Conditions on the Upper Owens have started to improve, according to Kent Rianda at the Troutfitter in Mammoth Lakes. He said the water has cleared and advised anglers to go deep and heave. “Concentrate on fishing the deeper bend pools with a significant amount of weight with mainly attractor patterns like a worm or a Coachman.” Rianda said.
Crowley Lake put out some nice browns this past week with the biggest a 5-pound, 5-ounce beauty. Bonnie Fanti at Crowley Lake Fish Camp said both customer and fish numbers are up at the lake as fishing continues to be strong. The best locations for big brown are at Sandy Point, near the floating bathroom in McGee Bay, Leighton Spring and Green Banks.
BIG CROWLEY CATCH — This 4-pound, 6-ounce rainbow beauty was hooked by Ron Kosmala, a Crowley Lake local while he was trolling a Tasmanian Devil in 20 feet of water in McGee Bay. Browns continue to show up in good numbers at Crowley.
Bigger fish are also showing up at Convict Lake, with the top catch this week a 5-pound rainbow caught by Dan Barton from Ladera Ranch with a Trout Teaser at the Creek. Mihal Burcea from Glendale hauled in a 4-pound, 3-ounce rainbow with a nightcrawler on the South Shore and Sandi Kono nailed a 4-pound, 6-ounce bow with a cheese worm at the back end of the lake.
Rock Creek Lake got into the action with bigger fish this week, according to Jim King at Rock Creek Lake Resort. He checked Patrick Pegausch from Santa Ana with 3 and 6-pound rainbows taken with a Panther Martin tossed from shore at the rocky end of the lake.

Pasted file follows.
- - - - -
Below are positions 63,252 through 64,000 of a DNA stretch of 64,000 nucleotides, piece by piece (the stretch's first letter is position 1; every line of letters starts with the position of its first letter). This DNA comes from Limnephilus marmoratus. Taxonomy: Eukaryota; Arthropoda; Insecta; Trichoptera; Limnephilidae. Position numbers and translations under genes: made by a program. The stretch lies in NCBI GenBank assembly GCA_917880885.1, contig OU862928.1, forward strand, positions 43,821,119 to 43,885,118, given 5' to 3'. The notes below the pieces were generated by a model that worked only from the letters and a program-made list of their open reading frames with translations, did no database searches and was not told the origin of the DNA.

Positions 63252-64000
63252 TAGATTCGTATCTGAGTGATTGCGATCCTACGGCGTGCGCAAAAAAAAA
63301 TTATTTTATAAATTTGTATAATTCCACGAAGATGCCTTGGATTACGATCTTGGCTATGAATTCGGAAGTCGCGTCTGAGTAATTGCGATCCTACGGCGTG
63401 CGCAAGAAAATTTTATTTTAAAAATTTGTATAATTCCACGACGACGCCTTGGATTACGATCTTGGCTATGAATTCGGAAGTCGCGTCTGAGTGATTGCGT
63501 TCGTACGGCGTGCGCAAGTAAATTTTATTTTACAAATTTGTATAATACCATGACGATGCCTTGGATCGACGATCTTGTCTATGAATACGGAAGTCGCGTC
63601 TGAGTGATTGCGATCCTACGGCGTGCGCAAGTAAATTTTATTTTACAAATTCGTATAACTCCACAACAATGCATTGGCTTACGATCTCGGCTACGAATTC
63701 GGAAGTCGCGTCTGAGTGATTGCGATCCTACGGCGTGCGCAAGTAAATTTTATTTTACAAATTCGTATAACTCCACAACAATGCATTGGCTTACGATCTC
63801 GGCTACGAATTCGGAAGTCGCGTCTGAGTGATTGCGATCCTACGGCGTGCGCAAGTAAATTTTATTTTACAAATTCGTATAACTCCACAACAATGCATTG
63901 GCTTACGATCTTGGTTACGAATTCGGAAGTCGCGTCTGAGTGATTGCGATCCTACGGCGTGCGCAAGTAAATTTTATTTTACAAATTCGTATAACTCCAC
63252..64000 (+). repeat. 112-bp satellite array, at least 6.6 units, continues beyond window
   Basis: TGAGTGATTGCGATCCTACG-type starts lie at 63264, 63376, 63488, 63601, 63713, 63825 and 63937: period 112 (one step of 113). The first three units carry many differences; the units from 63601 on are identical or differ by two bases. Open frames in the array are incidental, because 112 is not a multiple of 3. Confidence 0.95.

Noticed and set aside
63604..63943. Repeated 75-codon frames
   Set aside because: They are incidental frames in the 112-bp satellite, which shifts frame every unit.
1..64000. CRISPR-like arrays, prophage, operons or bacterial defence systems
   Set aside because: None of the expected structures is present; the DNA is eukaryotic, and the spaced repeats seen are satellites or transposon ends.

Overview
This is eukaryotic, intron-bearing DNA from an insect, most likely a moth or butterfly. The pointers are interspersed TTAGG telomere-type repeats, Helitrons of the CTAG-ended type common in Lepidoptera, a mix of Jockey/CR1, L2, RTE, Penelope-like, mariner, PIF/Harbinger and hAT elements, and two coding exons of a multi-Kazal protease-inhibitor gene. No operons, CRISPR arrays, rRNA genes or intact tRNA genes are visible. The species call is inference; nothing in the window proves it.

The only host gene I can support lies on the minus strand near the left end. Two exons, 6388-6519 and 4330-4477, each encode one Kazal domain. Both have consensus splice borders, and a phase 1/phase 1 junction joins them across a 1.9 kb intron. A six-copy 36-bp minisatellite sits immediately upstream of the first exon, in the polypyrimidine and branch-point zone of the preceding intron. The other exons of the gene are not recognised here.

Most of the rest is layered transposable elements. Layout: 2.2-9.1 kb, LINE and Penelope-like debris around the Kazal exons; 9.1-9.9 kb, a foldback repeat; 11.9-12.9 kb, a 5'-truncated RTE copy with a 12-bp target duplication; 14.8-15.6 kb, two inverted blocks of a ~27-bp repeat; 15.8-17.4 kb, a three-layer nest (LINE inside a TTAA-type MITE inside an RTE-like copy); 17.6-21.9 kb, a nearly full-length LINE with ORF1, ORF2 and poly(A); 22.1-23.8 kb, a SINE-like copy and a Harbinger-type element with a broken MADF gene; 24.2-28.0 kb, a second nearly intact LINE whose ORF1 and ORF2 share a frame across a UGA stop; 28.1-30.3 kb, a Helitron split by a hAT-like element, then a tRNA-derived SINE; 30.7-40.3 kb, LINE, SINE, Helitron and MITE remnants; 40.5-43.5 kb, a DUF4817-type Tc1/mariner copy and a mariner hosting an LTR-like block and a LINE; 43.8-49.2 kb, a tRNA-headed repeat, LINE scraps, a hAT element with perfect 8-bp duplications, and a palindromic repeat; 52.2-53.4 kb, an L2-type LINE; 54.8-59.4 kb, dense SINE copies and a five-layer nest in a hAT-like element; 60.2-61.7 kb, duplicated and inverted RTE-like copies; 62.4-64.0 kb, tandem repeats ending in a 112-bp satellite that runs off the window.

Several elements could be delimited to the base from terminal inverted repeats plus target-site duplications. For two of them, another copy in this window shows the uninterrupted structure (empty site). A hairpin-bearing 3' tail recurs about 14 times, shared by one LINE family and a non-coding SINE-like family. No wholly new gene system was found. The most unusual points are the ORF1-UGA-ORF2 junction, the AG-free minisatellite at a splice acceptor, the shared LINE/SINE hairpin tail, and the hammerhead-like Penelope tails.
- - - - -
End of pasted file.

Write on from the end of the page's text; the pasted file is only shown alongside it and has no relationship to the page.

“Lots of limits are also coming from the stream with nightcrawlers, red Thomas Buoyant and Panther Martin lures,” King said. Anglers tossing black ants in backcountry lakes are hammering the wild brookies.
South Lake in the Bishop Creek Basin has been the headline maker the past few weeks with the big Alpers trout being caught there. The action continues with an 8-pound beauty caught and released by Brett Powell who was enjoying a day off from his duties as a South Lake staffer. He was using a cricket-colored minijig.
Also notable was a hefty 6-pound, 7-ounce bow caught by Tim Carnahan of Sky Valley, trolling a CD7 Rapala near Roger's cove.
SOUTH LAKE HAWG — Tim Carnahan from Sky Valley is a regular at South Lake and you can see why with this 6-pound, 7-ounce Alpers rainbow that he nailed while trolling a #7 countdown Rapala. South lake continues to pump out some of the biggest Sierra trout so far this season.
The best action at Lake Sabrina has been at the Dingleberry, George and Little George inlets at the back end of the lake with nightcrawlers, jigs and Power Bait.
Rick Apted at the landing said trolling flashers and a nightcrawler or just a nightcrawler or a Thomas Buoyant is getting some limits with the fish down about three or fourcolors. Drifting crawlers or Power Bait by the rock piles or over the shoreline between the two natural lakes is a great way to spend the day and pick-up some fish.
Apted said there were some first time catchers at the lake this week, including Bryce Bayle, 10, from Dinuba with help from his grandfather and a friend. Kaeleigh Johnny, 8, from Sparks, Nevada, also caught her very first fish at Lake Sabrina.
CONVICT ROD BENDER — The short hike to the back of Convict Lake was worth the effort for Sandi Kono from Monterey Park who returned with this quality 4-pound, 6-ounce rainbow that she enticed with a Cheese Worm. Bigger fish are starting to chew at Convict Lake.
HIS FIRST CATCH — You never forget that first fish, and Bryce Bayle, 10, from Dinuba had a little help from his Grandfather and a friend to reel in this first fish at Lake Sabrina.